Superpedestrian is a transportation robotics company developing core technologies for micromobility. The company has spent 8 years creating Vehicle Intelligence, their core technology, which makes micromobility sustainable, efficient, and safe at scale.

MOVE caught up with Haya Verwoord Douidri, an urbanist, mobility, & sustainability expert and thought leader in tech & innovation policies. She is currently EVP of Global market development, policy and strategy at Superpedestrian and came to speak about some of the influential factors driving micromobility and what we can expect from from the company in their third year of shared mobility operations.

We are delighted that Haya will be joining us at MOVE 2023! Find out more below about what you can expect to hear from her in June!

Q: For those who don’t know, tell us about Superpedestrian

Superpedestrian was spun out of MIT in 2013 with the mission to make cities more liveable through providing the safest and smartest light electric vehicle fleets. In 2020, Superpedestrian debuted the LINK Scooter, famous for its patented Vehicle Intelligence platform that makes our operations safer, more efficient and more sustainable. Named one of Fast Company’s Most Innovative Transportation Companies of 2022, Superpedestrian has become a world-leader in transportation robotics and human-scale mobility, holding over 40 patents in autonomous failure protection for vehicles, automated maintenance software, fleet optimization, and vehicle context awareness.

Superpedestrian operates shared e-scooter services in Europe and the United States. We pride ourselves on being a responsible actor in cities; striving for compliance and delivery of an excellent service, alongside a willingness to have honest conversations about the impact of particular policies on scooter users and modal shift.  We believe that in order for shared micromobility to be successful, private-public sector collaboration must be at its core.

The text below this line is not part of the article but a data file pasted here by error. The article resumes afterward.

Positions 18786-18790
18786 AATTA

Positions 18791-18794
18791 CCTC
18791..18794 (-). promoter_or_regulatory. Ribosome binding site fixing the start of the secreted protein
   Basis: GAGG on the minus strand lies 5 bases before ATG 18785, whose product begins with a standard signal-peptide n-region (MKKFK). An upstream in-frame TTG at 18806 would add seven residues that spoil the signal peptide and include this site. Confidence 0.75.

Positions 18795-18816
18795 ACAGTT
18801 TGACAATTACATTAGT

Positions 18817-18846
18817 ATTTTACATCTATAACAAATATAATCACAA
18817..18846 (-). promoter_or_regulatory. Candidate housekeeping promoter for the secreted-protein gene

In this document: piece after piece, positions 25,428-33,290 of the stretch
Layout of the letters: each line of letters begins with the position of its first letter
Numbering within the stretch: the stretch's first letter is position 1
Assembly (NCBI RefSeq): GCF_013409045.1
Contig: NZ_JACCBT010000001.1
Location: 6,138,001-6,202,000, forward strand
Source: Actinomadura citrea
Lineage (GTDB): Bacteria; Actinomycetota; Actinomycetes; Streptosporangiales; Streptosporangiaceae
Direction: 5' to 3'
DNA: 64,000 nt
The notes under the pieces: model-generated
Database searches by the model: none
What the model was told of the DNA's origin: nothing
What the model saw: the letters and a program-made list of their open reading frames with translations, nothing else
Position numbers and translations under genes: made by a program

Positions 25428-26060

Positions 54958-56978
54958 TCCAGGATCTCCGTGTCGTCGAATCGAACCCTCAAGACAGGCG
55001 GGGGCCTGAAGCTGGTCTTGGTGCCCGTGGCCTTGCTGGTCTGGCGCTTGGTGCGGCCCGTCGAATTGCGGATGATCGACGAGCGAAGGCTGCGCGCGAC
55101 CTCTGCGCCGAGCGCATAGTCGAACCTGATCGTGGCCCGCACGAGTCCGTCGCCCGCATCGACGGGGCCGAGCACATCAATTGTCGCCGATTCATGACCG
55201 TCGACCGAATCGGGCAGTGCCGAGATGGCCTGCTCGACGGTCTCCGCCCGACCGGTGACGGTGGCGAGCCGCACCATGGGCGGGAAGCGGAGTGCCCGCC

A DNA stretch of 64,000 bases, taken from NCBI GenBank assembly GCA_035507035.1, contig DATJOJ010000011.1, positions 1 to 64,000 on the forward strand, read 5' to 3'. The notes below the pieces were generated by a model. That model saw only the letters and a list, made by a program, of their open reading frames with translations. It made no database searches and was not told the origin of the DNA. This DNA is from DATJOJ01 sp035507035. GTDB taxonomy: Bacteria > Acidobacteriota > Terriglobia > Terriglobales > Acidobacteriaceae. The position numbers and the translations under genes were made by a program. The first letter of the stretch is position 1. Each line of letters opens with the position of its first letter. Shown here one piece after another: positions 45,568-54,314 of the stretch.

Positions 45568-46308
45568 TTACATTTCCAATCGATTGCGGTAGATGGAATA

Superpedestrian has recently been selected to join the Micro-Mobility for Europe coalition. What does this mean for the company and for the future of micromobility within cities?

Micromobility has enormous potential that is yet to be realized. The fact is shared micromobility will only be a solution to problems like car dependance, local air pollution, congestion and first-and-last mile connectivity if it’s rolled out at scale, and if the industry can deliver consistent service. To achieve this, we need to have a balance between meeting the transport needs of cities and the sustainability of the businesses that deliver this service. Shared micromobility companies will have to be able to turn a profit, and cities will have to adopt reasonable policies that encourage innovation and sustainable operations. We believe that MMfE is an important vehicle for the industry to align and support creation of an enabling environment where micromobility can deliver on its promise.

Q: What makes Superpedestrian unique compared to other providers?

Our scooter looks a lot different, because we designed it in-house. But, it’s what’s inside that really sets us apart from other providers. Each Superpedestrian scooter runs on our proprietary software, Vehicle Intelligence (VI). VI makes our vehicles safer for riders as well as for the public and our employees, by continuously monitoring internal systems, and autonomously resolving small issues before they escalate. For example, on a hot summer day the scooter will detect if it is getting too warm. Then, it will adjust so that it doesn’t overheat. If it can’t fix the issue itself, it will write a ticket to our operations team, who will see exactly what the issue is and how to fix it. This helps us run a safer and more efficient fleet.

Additionally, we were a second mover to shared micromobility, and we see this as a real advantage. Because we began serving cities after they began regulating shared micromobility, we were able to incorporate those rules into our operations and business model from the start. We were also able to launch with the best hardware and software in the industry, building on what we saw were the biggest needs and responding to the industry’s early challenges.